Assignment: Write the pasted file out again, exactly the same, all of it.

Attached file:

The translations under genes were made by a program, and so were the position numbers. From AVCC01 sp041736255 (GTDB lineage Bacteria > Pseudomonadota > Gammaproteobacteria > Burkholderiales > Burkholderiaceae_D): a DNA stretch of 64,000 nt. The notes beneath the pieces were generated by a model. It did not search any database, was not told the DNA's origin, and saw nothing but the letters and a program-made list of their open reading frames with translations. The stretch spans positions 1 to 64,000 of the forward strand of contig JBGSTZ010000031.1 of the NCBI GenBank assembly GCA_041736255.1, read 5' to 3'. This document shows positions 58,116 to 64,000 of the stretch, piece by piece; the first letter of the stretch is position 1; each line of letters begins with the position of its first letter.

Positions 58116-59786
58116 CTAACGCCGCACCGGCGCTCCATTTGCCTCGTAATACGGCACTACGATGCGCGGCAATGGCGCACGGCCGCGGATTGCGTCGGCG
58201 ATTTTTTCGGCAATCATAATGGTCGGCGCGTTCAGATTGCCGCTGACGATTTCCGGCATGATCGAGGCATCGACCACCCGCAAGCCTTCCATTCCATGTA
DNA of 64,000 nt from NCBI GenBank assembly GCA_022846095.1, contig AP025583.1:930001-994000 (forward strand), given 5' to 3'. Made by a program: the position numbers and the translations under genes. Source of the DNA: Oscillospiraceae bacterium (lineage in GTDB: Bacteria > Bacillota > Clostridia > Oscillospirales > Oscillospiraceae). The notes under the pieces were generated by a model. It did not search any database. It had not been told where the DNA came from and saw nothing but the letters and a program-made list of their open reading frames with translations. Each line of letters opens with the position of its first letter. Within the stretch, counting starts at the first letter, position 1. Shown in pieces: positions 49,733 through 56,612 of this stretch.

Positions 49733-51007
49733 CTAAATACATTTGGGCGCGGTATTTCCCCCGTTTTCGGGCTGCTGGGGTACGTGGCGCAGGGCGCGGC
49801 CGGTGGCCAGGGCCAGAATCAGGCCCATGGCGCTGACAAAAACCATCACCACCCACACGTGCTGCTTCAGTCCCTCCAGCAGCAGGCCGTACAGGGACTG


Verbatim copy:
The translations under genes were made by a program, and so were the position numbers. From AVCC01 sp041736255 (GTDB lineage Bacteria > Pseudomonadota > Gammaproteobacteria > Burkholderiales > Burkholderiaceae_D): a DNA stretch of 64,000 nt. The notes beneath the pieces were generated by a model. It did not search any database, was not told the DNA's origin, and saw nothing but the letters and a program-made list of their open reading frames with translations. The stretch spans positions 1 to 64,000 of the forward strand of contig JBGSTZ010000031.1 of the NCBI GenBank assembly GCA_041736255.1, read 5' to 3'. This document shows positions 58,116 to 64,000 of the stretch, piece by piece; the first letter of the stretch is position 1; each line of letters begins with the position of its first letter.

Positions 58116-59786
58116 CTAACGCCGCACCGGCGCTCCATTTGCCTCGTAATACGGCACTACGATGCGCGGCAATGGCGCACGGCCGCGGATTGCGTCGGCG
58201 ATTTTTTCGGCAATCATAATGGTCGGCGCGTTCAGATTGCCGCTGACGATTTCCGGCATGATCGAGGCATCGACCACCCGCAAGCCTTCCATTCCATGTA
DNA of 64,000 nt from NCBI GenBank assembly GCA_022846095.1, contig AP025583.1:930001-994000 (forward strand), given 5' to 3'. Made by a program: the position numbers and the translations under genes. Source of the DNA: Oscillospiraceae bacterium (lineage in GTDB: Bacteria > Bacillota > Clostridia > Oscillospirales > Oscillospiraceae). The notes under the pieces were generated by a model. It did not search any database. It had not been told where the DNA came from and saw nothing but the letters and a program-made list of their open reading frames with translations. Each line of letters opens with the position of its first letter. Within the stretch, counting starts at the first letter, position 1. Shown in pieces: positions 49,733 through 56,612 of this stretch.

Positions 49733-51007
49733 CTAAATACATTTGGGCGCGGTATTTCCCCCGTTTTCGGGCTGCTGGGGTACGTGGCGCAGGGCGCGGC
49801 CGGTGGCCAGGGCCAGAATCAGGCCCATGGCGCTGACAAAAACCATCACCACCCACACGTGCTGCTTCAGTCCCTCCAGCAGCAGGCCGTACAGGGACTG